Saturday, May 31, 2014

Straight from the Easel!

You probably thought I'd fallen off the face of the earth. I've been painting quite a bit lately but failing to blog. I know that blogging is an important piece of art marketing. Qiang Huang taught me how important it is and he leads by example, blogging every time he posts a new painting. I'm just not in the habit, but it's a habit I must cultivate if I want to continue to grow.

Today my painting group, Plein Air Austin (PAA) painted out at the Johnson Wildflower Center just south of Austin. I'm ashamed to say I'd passed it many times but never taken the time to go in. It was well worth the trip. Beautiful grounds, lovely buildings made of natural stone, butterflies, rabbits, turtles, ponds, and of course fields of wildflowers. Even at the very end of May the wildflowers were spectacular. I passed a very pleasant morning painting away. I'm attaching a photo of my painting. I'm afraid the quality of the photo is not great, but I can't take another as it was bought right off my easel by a lovely lady from Dallas visiting with her grand daughter. Many of my paintings are sold online so I rarely get to meet the buyer, so it was a nice treat to meet her. I will definitely return to paint at the Wildflower Center again. Everyone was so welcoming and helpful. The facilities are beautiful and all in all it was a wonderful experience.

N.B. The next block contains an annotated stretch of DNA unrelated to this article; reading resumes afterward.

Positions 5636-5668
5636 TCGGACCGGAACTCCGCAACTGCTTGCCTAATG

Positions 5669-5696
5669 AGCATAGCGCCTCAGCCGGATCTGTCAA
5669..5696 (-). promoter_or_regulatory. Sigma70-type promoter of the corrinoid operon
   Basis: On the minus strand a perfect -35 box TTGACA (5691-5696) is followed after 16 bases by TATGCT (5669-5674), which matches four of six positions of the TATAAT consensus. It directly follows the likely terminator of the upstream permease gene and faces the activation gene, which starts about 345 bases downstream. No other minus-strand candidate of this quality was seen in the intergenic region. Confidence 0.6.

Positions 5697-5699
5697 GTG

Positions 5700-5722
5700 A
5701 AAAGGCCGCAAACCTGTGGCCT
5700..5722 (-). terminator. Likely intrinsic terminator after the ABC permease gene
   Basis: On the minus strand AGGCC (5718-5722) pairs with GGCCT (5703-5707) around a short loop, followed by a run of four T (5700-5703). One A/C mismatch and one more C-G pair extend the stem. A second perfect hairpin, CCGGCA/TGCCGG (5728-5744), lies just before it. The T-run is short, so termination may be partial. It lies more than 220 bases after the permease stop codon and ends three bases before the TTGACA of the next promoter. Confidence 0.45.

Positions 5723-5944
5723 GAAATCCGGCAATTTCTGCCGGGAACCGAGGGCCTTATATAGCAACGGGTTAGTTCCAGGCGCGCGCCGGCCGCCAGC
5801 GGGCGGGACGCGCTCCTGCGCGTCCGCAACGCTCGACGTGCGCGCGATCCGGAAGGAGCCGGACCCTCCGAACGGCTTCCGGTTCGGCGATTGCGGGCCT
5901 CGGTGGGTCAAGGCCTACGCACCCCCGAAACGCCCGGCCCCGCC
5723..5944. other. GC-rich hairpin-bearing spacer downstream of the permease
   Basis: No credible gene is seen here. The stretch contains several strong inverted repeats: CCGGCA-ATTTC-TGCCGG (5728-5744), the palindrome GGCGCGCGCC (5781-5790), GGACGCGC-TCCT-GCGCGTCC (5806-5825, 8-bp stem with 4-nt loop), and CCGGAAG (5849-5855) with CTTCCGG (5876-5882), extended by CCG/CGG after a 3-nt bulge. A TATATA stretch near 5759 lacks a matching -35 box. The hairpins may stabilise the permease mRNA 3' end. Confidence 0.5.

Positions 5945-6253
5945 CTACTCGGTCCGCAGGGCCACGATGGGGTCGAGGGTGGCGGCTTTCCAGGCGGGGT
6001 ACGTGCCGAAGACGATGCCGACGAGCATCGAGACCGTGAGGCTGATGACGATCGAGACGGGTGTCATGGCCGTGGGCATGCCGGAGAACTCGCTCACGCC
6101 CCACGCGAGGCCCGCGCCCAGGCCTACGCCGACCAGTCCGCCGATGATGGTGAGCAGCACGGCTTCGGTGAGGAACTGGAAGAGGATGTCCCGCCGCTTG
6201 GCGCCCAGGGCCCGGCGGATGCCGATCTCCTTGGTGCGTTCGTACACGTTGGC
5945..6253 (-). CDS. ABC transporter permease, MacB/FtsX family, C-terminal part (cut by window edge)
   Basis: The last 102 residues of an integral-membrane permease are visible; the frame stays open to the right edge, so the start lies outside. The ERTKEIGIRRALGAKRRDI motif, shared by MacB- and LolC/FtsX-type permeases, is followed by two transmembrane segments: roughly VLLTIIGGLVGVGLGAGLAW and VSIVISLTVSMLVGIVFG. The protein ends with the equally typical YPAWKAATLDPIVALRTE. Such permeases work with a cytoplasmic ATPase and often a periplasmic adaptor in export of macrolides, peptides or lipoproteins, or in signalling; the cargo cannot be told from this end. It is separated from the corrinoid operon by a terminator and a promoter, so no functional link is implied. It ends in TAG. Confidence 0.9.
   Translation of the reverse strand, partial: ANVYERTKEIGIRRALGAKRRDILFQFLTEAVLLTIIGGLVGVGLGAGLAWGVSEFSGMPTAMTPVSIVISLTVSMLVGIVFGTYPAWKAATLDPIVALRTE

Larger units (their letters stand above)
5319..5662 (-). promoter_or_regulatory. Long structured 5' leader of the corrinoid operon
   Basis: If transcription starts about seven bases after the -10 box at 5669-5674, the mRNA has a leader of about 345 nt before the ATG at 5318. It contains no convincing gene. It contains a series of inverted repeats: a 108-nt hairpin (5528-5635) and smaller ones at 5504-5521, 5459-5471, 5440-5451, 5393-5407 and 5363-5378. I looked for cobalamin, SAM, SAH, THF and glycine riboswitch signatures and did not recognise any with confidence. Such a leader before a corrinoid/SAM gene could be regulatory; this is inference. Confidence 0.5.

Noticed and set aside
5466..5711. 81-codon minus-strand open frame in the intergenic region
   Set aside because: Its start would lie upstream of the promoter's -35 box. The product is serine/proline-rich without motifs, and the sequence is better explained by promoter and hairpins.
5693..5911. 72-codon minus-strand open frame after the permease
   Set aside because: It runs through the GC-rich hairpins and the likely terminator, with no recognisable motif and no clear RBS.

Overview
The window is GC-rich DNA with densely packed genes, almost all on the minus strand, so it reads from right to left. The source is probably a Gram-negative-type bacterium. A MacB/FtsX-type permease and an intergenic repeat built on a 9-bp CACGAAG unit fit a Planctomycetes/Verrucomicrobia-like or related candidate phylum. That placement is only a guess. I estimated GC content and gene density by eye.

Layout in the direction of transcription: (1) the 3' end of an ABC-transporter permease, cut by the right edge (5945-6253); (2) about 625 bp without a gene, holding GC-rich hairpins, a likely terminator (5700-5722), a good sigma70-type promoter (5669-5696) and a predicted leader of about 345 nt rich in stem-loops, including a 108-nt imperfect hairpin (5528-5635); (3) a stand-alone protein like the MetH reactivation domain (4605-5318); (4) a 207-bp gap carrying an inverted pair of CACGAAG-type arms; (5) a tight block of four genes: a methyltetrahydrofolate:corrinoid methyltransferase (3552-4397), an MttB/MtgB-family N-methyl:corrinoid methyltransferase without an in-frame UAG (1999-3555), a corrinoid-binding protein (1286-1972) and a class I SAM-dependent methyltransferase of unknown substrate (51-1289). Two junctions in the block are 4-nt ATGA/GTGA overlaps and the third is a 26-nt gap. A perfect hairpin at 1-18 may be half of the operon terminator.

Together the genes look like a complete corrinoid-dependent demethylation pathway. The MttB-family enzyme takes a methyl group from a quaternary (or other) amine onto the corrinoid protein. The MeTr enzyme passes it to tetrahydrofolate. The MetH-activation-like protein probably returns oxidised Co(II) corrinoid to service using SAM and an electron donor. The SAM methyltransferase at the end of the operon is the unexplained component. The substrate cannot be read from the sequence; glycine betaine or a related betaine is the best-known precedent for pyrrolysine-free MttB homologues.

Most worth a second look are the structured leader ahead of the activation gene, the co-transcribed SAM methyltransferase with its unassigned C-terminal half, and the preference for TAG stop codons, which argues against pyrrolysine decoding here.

"Wildflower Vista" 8x10 oil on canvas board SOLD
Today's painting was a continuation of my recent experiment with the Anders Zorn palette, however, I did expand it slightly. I found it just too limiting with only 4 tubes of paint. This time I used 6 tubes of paint (white, cad. yellow pale, yellow ochre, vermillion, cobalt blue and ivory black). It's amazing how many variations you can make from such a limited palette. It's something I intend to continue to practice for all my plein air work. Transporting only 6 tubes instead of 12 or more is much lighter and more compact to carry when traveling.

Now back to my easel to complete my color charts. I've been steadily working my way though the color charts that Richard Schmid recommends each artist making. It is slow and tedious work but so worth it. The end results are not only beautiful to look at, but the process of creating them is so educational. Who knew you could get such subtle skin tone colors from transparent red oxide, terra rosa and white? Until I did the charts, I can't remember the last time I even opened my tube of terra rosa but it had to be a while because it took quite a bit of work with the pliers to get it open.